We have different strategies, different best practices, but if they don’t involve us spending time with the Lord and spending time with people to share about the Lord, then we are probably not using our time wisely.  Let’s look at these verses again in the Message translation:

Whoever trusts in this stone as a foundation will never have cause to regret it. But you are the ones chosen by God, chosen for the high calling of priestly work, chosen to be a holy people, God’s instruments to do his work and speak out for him, to tell others of the night-and-day difference he made for you—from nothing to something, from rejected to accepted.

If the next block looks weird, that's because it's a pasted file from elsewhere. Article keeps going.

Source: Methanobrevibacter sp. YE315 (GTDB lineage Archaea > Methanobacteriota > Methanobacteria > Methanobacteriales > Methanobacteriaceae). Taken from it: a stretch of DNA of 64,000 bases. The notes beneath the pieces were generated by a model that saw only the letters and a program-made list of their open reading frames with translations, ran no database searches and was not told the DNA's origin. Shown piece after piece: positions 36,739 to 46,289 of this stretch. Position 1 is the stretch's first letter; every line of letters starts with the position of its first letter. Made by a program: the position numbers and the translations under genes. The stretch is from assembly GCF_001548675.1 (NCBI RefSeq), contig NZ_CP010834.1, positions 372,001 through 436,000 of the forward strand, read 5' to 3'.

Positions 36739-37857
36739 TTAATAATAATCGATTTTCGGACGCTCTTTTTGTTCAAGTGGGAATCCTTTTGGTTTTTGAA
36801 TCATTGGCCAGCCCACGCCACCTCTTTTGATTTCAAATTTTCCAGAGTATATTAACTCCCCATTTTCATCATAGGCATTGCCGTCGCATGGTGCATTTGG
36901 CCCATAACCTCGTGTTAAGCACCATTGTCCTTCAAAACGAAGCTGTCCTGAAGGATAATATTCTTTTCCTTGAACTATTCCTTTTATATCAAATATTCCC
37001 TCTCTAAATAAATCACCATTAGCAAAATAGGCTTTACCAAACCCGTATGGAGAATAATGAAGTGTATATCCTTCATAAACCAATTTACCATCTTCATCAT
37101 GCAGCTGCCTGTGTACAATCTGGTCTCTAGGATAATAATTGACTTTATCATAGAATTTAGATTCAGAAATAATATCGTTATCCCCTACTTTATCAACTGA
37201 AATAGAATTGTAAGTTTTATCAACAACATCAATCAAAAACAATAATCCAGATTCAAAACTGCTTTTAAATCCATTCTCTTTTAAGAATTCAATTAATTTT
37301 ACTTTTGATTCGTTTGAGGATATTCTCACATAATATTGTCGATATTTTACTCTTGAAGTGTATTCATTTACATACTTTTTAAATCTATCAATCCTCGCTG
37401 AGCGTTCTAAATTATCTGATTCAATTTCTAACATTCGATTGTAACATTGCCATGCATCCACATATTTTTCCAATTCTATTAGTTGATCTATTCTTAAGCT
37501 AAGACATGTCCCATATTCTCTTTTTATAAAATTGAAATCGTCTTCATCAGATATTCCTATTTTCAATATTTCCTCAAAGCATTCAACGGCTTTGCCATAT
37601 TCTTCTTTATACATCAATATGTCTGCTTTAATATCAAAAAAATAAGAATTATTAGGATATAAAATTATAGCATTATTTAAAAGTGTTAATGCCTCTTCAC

This is a high calling.  We are God’s instruments, telling others how once we are nothing, but now we are something, in Him.  Telling them how once we were rejected, but now we are accepted, in Him.  Or, as it said in the translation we looked at earlier, “Once we were not a people, but now we are the people of God.” You were created for purpose, for meaning, for your life to matter on the landscape of eternity. As you wake up each day, you can choose to engage with the unreality of Meta, the Matrix, the Metaverse or whatever trendy name arrives in the future for popular distraction or choose that day to invest in the reality that we live in, the only reality that matters in the scope of eternity. This is our eternal opportunity to be “living stones.”